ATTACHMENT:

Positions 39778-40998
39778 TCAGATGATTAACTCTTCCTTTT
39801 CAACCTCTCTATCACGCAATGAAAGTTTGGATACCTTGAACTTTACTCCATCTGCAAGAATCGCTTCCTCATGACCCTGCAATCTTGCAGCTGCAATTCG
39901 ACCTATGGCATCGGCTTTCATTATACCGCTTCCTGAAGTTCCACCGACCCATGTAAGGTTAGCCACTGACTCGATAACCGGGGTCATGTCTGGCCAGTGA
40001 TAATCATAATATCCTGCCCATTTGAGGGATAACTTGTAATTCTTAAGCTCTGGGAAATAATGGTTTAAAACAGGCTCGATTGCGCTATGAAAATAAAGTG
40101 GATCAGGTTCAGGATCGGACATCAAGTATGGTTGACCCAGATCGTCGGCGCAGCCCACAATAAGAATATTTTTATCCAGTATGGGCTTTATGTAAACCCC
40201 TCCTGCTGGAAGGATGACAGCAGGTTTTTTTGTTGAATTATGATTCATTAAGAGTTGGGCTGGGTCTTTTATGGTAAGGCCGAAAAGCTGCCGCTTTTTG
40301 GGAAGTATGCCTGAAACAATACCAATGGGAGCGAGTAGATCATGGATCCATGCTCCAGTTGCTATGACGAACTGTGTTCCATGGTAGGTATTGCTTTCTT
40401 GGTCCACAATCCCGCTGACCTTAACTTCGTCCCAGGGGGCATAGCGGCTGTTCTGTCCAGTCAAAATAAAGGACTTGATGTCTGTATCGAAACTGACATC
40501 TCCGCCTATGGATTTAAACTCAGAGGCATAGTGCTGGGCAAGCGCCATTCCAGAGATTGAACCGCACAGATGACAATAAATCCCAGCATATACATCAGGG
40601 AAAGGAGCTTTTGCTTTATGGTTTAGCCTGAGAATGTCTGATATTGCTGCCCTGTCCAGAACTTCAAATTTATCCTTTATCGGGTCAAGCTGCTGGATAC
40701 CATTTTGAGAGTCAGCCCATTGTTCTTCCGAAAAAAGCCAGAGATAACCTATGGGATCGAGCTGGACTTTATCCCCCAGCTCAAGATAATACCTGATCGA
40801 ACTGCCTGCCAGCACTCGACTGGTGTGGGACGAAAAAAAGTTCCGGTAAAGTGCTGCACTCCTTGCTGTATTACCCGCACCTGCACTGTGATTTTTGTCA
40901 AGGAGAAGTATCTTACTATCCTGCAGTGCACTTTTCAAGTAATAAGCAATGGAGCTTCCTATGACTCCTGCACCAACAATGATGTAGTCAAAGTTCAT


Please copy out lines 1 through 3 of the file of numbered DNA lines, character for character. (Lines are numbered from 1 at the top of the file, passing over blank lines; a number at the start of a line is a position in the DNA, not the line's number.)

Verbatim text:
Positions 39778-40998
39778 TCAGATGATTAACTCTTCCTTTT
39801 CAACCTCTCTATCACGCAATGAAAGTTTGGATACCTTGAACTTTACTCCATCTGCAAGAATCGCTTCCTCATGACCCTGCAATCTTGCAGCTGCAATTCG